Meanwhile, each of us has a story to tell. We have stories of God working in our lives, filling us with new hope and confidence, saving us from despair and the power of negativity. We can talk about the feeling that God is with us as we pray for guidance, that God informs our consciences as we make our plans, that God wants to be in touch with us, available to hear us as we seek to do God's will. Please remember that you might be the only sign of God another person sees all day, maybe all week. Some people are so shut off from prayer and meditation that they don't know how to access spiritual power. That is where the good news comes in especially handy: we can bring others the knowledge and love of God through our own experience and faith. That, as we say in the words of the Baptismal Covenant at each baptism, is proclaiming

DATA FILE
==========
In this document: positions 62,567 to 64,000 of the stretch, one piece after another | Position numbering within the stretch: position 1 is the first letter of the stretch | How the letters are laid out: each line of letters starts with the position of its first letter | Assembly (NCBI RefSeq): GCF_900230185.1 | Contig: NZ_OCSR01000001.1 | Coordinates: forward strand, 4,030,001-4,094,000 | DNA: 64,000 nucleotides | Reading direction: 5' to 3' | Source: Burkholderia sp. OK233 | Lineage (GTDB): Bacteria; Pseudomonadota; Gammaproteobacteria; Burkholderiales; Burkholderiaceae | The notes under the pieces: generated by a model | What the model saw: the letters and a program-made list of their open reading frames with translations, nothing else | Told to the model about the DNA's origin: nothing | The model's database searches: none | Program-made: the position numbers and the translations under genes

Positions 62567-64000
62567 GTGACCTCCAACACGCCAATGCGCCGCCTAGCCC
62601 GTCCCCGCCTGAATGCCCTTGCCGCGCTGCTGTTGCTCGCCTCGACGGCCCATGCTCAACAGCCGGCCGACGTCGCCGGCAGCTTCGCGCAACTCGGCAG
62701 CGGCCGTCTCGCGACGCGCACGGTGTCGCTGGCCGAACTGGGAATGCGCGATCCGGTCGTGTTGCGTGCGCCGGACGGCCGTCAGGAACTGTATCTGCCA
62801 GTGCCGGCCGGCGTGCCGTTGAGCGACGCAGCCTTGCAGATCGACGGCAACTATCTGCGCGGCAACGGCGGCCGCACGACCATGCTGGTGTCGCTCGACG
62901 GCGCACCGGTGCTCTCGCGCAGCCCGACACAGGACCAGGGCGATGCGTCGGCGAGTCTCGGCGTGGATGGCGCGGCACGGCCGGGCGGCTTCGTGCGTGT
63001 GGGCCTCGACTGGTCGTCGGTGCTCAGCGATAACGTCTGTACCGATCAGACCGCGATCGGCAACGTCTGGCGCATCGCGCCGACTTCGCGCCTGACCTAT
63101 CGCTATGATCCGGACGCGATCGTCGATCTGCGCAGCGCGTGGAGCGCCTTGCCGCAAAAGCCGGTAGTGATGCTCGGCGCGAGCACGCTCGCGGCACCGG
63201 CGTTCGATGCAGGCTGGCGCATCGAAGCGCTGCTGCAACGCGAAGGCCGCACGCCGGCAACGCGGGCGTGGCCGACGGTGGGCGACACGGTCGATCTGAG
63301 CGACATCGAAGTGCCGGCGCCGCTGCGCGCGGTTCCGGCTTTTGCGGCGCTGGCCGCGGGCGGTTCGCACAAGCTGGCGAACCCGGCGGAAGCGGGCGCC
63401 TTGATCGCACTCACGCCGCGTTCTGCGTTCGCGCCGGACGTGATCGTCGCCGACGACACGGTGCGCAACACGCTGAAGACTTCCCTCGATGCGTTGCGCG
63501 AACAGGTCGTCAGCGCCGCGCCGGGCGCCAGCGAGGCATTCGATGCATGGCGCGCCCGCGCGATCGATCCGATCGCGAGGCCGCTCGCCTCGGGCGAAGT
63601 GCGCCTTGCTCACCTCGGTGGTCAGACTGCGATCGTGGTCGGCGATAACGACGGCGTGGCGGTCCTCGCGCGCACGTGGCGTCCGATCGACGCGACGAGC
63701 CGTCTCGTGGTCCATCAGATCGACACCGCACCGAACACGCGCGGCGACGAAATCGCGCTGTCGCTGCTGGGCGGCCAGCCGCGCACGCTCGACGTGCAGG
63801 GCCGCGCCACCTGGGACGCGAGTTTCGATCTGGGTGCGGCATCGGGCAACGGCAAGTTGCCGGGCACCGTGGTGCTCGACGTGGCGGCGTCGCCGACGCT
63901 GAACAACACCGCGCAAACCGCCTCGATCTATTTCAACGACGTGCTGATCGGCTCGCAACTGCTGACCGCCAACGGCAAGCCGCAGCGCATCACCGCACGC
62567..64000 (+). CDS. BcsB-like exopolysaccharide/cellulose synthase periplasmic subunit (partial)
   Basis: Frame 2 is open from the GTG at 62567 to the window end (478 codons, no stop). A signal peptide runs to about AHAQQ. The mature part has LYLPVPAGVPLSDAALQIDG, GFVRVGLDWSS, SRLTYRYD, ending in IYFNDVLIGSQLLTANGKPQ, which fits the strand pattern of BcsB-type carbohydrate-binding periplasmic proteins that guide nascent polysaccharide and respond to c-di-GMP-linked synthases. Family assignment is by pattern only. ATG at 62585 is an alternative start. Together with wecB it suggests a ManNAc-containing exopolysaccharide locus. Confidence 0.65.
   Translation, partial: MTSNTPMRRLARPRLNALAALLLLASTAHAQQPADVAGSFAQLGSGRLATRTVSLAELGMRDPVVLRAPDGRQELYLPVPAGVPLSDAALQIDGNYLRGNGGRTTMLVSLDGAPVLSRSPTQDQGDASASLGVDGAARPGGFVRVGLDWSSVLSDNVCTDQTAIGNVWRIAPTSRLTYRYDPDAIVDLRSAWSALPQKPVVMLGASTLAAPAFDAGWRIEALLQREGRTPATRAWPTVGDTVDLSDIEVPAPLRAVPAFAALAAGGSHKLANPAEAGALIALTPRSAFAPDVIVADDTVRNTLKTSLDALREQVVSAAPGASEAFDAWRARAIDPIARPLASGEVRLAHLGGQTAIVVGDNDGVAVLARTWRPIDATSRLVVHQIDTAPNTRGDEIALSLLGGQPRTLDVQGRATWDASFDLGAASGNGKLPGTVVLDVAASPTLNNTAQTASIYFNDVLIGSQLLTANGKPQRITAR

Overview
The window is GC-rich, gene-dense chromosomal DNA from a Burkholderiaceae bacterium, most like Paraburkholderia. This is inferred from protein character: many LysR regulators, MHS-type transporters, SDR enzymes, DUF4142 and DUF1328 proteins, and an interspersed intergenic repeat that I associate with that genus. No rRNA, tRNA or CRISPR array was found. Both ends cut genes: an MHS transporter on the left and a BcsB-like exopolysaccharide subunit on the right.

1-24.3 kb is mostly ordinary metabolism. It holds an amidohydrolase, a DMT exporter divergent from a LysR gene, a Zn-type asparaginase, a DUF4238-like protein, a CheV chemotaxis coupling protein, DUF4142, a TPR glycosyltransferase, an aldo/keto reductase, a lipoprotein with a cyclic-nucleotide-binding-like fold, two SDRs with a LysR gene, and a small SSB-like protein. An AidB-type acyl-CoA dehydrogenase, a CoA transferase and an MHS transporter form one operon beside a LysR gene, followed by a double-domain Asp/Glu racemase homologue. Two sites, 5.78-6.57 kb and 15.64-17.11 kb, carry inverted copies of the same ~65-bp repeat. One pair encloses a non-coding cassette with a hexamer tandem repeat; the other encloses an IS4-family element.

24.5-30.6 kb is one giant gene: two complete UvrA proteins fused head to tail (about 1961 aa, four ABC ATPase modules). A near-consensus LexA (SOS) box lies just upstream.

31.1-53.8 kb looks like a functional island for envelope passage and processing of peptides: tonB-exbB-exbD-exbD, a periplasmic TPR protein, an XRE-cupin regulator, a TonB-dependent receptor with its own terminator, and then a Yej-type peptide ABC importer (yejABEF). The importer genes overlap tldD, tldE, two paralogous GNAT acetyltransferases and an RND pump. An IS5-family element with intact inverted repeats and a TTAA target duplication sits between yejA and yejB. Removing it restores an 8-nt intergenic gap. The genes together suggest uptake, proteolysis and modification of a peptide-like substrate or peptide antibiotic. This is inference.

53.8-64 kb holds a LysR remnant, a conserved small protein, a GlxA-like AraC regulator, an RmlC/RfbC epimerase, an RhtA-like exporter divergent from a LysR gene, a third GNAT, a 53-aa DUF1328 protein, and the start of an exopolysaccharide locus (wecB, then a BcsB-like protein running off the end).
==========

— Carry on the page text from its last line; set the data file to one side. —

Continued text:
by word and example the Good News of God in Christ.
A sermon preached on the Eleventh Sunday after Pentecost, Aug. 25, 2019, at St. Paul's Episcopal Church, Poughkeepsie NY, by The Rev. Tyler Jones, Rector